Theresa May declines commitment to visiting Irish border prior to Brexit

The Prime Minister has declined to commit to visiting the Irish border before Brexit.

Theresa May suggested it was more important that she understood the issues related to the border than to see it in person.

Mrs May and senior cabinet colleagues have faced criticism for not visiting the 310-mile frontier since the Brexit referendum, despite its fate being one of the crucial issues in the UK's exit negotiations with the EU.

On the third leg of her whistle-stop tour of the UK on Thursday, Mrs May visited a farm between Bangor and Belfast in the constituency of north Down.

The Irish border near Newry, Co Down (David Young/PA)
The Irish border near Newry, Co Down (David Young/PA)

The Jackson family farm sits more than 50 miles away from the nearest section of the border.

Mrs May was pressed on why she had not taken the opportunity to visit communities closer to the border with the Irish Republic, given the acute concern held by many in that area about Brexit.

"I absolutely understand how important this issue is for people generally in Northern Ireland but obviously particularly for those who are living close to, and in some cases, may have homes that are across the border," she said.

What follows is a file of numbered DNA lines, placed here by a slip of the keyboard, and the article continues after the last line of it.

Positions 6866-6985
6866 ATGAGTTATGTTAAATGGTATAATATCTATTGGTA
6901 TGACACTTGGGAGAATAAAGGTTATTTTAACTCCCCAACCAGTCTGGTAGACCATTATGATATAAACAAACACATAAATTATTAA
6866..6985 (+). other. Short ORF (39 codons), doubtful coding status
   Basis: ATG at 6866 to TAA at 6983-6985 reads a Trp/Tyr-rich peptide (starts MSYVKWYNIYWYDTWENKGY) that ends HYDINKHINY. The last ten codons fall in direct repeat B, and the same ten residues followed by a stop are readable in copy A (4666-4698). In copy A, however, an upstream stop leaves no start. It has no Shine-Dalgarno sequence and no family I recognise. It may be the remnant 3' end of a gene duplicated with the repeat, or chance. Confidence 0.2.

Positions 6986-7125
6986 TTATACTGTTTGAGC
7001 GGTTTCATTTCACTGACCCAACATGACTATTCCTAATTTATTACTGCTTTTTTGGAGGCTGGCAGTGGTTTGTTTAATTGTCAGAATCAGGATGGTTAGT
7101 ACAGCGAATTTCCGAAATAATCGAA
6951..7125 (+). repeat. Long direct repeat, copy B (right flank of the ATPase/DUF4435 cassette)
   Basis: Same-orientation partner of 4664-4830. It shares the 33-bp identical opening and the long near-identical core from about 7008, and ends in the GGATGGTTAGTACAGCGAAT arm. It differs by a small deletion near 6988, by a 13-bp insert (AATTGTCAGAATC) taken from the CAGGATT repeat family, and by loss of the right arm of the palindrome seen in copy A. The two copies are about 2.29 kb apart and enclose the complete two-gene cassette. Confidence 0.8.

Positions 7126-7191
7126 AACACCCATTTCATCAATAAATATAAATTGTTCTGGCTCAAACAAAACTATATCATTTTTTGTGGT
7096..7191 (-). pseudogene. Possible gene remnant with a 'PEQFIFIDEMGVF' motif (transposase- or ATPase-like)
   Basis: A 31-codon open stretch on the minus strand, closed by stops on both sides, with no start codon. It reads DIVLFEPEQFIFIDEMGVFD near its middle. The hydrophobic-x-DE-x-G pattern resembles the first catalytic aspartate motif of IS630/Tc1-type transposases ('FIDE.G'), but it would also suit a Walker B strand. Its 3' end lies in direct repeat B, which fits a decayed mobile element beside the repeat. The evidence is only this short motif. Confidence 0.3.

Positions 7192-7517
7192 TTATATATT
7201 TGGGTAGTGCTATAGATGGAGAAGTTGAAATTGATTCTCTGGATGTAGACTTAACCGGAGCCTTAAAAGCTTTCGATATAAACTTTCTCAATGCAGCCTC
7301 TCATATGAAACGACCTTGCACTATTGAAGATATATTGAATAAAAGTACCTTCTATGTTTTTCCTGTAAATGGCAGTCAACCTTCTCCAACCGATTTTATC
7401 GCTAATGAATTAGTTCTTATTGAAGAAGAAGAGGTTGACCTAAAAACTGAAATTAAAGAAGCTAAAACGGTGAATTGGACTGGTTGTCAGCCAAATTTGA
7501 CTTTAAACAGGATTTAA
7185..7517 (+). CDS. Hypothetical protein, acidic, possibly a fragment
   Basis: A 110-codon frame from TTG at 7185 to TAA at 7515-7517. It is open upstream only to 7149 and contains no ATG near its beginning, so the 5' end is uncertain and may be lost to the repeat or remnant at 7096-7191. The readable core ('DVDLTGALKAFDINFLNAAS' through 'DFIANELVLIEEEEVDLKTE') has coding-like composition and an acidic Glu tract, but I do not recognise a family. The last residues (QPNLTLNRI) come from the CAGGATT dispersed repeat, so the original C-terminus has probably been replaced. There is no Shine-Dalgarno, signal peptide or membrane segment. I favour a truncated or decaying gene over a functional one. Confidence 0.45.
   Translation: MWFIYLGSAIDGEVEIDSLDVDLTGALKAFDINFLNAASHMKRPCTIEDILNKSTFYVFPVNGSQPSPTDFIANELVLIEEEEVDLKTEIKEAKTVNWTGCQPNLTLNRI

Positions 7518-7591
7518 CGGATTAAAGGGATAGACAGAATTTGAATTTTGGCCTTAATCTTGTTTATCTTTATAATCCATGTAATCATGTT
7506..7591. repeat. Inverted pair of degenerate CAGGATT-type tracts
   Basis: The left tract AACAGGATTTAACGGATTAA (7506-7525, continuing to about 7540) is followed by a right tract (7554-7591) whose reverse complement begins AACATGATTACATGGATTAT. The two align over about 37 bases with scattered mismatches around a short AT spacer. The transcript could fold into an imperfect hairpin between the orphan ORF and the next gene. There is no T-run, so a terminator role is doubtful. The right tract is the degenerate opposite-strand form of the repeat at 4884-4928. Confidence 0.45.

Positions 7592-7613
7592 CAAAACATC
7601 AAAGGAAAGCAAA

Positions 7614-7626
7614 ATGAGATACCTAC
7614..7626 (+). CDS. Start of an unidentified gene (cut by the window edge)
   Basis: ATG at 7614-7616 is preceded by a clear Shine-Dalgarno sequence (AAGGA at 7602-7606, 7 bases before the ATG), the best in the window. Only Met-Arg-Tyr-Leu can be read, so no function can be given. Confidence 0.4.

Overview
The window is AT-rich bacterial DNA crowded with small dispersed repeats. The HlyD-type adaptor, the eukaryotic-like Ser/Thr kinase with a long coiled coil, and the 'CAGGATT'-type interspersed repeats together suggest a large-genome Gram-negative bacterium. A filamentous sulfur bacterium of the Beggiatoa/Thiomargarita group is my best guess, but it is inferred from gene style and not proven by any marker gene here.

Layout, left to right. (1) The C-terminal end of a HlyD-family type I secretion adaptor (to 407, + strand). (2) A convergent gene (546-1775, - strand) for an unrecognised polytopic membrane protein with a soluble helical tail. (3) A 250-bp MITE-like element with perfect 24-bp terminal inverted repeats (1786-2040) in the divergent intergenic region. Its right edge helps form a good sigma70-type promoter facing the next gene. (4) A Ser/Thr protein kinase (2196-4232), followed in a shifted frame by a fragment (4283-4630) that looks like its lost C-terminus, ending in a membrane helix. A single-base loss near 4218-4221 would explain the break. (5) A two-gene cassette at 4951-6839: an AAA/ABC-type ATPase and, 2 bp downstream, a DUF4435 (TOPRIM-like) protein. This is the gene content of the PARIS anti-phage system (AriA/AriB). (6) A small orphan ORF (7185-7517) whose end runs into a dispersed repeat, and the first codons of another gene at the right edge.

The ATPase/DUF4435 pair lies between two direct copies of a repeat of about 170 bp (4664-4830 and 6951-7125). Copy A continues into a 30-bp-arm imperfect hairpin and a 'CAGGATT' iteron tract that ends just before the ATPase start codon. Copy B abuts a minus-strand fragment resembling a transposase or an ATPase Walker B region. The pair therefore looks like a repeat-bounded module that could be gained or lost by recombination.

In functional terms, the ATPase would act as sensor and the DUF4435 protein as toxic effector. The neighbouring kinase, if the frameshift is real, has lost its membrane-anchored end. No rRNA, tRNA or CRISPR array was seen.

But the Prime Minister declined to give a commitment to visit the border before the UK leaves the EU.

When asked by the Press Association whether she would be prepared to go to the border in the next 12 months and see for herself the potential issues concerning people, Mrs May replied:

"My diary over the next year hasn't yet been set, but all I am saying is I understand.

"I think it's not a question of just whether I actually go and stand on the border, it's a question of do I understand the impact that has for people?

"What I am doing here today is actually listening to farmers here in Northern Ireland.

"Listening to representatives of the agri-food industry, hearing what they want to see coming out of Brexit, what are the opportunities for Northern Ireland in the future.

"That's what I have been doing."

Earlier, Mrs May sat down for lunch in the Jackson family's farmhouse with representatives of the Ulster Farmers' Union.

Theresa May is shown around Fairview Farm owned by Stephen and Susanne Jackson (Stefan Rousseau/PA)
Theresa May is shown around Fairview Farm owned by Stephen and Susanne Jackson (Stefan Rousseau/PA)

She heard of concerns within the agriculture industry about Brexit's potential to impact on the free flow of goods across the Irish border.

Farmers' representatives also stressed that they did not want a new border created in the Irish sea, obstructing important trade links with Great Britain.

Mrs May told the farmers Brexit presented opportunities.

"I think one of the things that will come out of Brexit is the opportunity for agriculture here but across the UK to really - out of the CAP (EU's Common Agricultural Policy) - to set our own way of doing things," she said.

She told fellow guests at the lunch that on a recent visit to China she had learned of potential opportunities for milk exporters in the UK.

"There's lot of opportunities to find ways of doing these things," Mrs May said.

The Prime Minister added: "We are absolutely committed to ensuring there is no hard border between Northern Ireland and Ireland to ensure that free flow."